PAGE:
Has anyone ever used lova rock for plants?


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I live in a townhouse will a rather small outdoor space. I have built an above ground pond, 200 gallons, much like a raised planter box.
My next move will be to make three planter boxes inside of the pond box. This will serve a dual in that they will hide metal structural supports running across the pond and allow me to plant bog plant for better biological filtration.
I was thinking of making the planters out of double thick plastic screen door screen. This will be suspended inside the pond by hanging the screen by a treated lumber frame.
I was thinking of using lava rock, about the size of pea gravel, as a planting media. My thought was that the lava would be much lighter than regular gravel and put half the weight on the bag made out of the screen door netting.
Has anyone done anything like this before, or have thoughts on the idea?
 
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I am not following what you are trying to do.

But with that aside I will give you my experience with lava rocks and hope it helps with your plans or others with other ideals.

they clog and are a pia to clean and they get sharp on there owen and not good for bogs and plant roots.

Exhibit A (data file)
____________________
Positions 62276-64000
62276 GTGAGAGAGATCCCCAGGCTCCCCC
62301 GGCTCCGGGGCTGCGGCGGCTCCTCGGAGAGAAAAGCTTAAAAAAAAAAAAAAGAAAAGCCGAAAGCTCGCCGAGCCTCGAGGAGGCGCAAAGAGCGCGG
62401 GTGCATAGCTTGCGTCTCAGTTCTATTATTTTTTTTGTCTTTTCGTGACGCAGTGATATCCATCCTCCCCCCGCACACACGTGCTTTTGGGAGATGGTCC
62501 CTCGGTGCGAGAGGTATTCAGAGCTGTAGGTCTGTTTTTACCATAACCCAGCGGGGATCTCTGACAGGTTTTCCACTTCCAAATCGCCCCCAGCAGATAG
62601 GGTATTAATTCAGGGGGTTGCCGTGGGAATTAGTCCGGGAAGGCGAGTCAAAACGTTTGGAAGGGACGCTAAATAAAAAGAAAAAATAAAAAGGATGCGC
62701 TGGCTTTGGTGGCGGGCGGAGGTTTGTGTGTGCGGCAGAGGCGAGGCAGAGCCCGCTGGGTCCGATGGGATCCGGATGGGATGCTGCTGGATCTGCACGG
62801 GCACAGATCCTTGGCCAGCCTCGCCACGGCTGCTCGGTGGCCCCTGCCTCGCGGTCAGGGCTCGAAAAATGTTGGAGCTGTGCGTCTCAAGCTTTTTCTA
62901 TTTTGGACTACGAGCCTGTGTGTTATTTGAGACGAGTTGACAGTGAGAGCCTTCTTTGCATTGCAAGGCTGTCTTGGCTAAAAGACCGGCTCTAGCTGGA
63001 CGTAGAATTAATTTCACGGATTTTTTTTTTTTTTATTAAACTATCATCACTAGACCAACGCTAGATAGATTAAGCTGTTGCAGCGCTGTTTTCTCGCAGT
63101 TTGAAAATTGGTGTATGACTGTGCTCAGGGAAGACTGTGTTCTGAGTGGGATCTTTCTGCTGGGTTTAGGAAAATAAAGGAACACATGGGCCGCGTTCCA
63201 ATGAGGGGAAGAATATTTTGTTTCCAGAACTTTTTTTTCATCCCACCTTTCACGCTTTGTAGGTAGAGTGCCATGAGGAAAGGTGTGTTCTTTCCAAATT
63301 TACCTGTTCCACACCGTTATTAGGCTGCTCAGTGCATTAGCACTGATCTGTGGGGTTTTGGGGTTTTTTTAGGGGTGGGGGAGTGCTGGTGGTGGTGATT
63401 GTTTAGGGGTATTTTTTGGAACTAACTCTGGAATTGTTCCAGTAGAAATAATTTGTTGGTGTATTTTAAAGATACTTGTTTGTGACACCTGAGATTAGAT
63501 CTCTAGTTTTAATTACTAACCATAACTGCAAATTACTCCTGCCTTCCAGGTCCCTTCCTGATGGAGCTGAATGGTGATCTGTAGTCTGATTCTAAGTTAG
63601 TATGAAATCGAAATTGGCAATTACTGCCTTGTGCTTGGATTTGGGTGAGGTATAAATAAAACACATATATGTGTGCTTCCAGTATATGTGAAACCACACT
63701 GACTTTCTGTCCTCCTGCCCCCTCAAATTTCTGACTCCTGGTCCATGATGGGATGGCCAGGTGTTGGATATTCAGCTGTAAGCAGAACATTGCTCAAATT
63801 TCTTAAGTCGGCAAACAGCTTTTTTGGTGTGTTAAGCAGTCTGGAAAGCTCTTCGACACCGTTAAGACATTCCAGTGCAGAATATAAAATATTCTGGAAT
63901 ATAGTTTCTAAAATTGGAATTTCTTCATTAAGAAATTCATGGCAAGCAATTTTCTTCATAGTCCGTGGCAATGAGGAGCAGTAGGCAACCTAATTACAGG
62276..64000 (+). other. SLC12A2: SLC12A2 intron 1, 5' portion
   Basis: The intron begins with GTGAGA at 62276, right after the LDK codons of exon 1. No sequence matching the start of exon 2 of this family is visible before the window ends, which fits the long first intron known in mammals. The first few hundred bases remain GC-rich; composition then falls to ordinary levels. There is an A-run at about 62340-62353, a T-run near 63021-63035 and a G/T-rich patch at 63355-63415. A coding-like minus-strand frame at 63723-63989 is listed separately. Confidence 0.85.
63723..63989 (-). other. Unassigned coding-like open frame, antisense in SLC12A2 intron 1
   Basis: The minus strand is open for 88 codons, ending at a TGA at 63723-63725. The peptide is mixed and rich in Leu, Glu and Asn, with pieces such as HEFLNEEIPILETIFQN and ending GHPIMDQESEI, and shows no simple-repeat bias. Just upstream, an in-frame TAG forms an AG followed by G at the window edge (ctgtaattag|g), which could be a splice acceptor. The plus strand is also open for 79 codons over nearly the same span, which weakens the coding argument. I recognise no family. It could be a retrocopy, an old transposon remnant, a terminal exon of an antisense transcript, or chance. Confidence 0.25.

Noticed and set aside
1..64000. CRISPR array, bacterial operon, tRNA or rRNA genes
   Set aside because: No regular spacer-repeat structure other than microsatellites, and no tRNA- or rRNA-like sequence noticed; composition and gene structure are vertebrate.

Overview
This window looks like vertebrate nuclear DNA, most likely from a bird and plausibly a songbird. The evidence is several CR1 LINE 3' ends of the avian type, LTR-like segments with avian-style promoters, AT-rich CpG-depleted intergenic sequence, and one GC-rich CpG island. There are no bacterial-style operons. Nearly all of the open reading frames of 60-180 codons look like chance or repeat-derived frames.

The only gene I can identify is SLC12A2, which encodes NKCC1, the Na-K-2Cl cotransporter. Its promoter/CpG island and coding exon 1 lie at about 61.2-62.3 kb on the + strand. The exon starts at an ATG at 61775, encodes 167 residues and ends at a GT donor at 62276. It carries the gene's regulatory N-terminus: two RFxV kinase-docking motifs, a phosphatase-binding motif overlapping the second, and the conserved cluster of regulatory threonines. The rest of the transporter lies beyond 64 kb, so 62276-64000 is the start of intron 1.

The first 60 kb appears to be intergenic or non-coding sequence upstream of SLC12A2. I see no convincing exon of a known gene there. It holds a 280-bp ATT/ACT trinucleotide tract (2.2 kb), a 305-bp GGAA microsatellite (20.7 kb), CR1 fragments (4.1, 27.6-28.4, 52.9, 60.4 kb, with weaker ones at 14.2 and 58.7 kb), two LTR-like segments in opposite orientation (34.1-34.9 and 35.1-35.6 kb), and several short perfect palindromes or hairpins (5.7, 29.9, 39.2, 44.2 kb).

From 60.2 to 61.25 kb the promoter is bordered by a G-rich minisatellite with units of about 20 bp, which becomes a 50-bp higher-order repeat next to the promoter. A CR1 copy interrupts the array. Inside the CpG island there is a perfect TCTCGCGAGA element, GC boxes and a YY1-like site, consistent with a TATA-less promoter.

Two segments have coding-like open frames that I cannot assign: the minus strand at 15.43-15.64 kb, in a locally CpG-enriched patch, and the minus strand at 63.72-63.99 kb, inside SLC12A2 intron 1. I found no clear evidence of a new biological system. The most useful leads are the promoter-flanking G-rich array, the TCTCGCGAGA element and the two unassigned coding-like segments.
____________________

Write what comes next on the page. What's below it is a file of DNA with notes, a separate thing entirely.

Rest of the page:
I hope this .05% info helps a touch.
 
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You can go without either the pea gravel or lava rock. I attached yellow flag iris to a 1ft x 2 ft piece egg crate light diffusers . This sits in a 100 gal stock tank. 4 years ago I attached 13 plants with zip ties. It has exploded into this.
 

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Patfish

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All my plants are in lava rock. I also made a pouch that hangs from the side of the pond to put plants in, mine is a piece of liner and punched holes in it but it would be very similar to your screen one. It will work fine. If it doesn't, make it better later.
 
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I think it would work - pond plants don't care about what they grow in as they get their nutrients from the water. They just need something to keep them stable, upright, and in place until they get going. Do you plan to have fish?

Sounds like a fun project!
 
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All my plants are in lava rock. I also made a pouch that hangs from the side of the pond to put plants in, mine is a piece of liner and punched holes in it but it would be very similar to your screen one. It will work fine. If it doesn't, make it better later.
Nice to hear that someone else used this with success. Like I said the only reason for the lava rock is that it is lite.
 
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I think it would work - pond plants don't care about what they grow in as they get their nutrients from the water. They just need something to keep them stable, upright, and in place until they get going. Do you plan to have fish?

Sounds like a fun project!
Yes I have 5 fish, 4 comets and a shubumkin. This whole venture started as a rain chain fountain that used a 35 gallon whisky barrel as a basin. I put four 29 cent gold fish to eat mosquito larva. The fish grew to 3", so I built an 80 gallon pond. They grew to 6" so now they have a 200 gallon pond. Which is all the room I have to give them. By the way the fountain is still their but now it is just used when we have a patio party.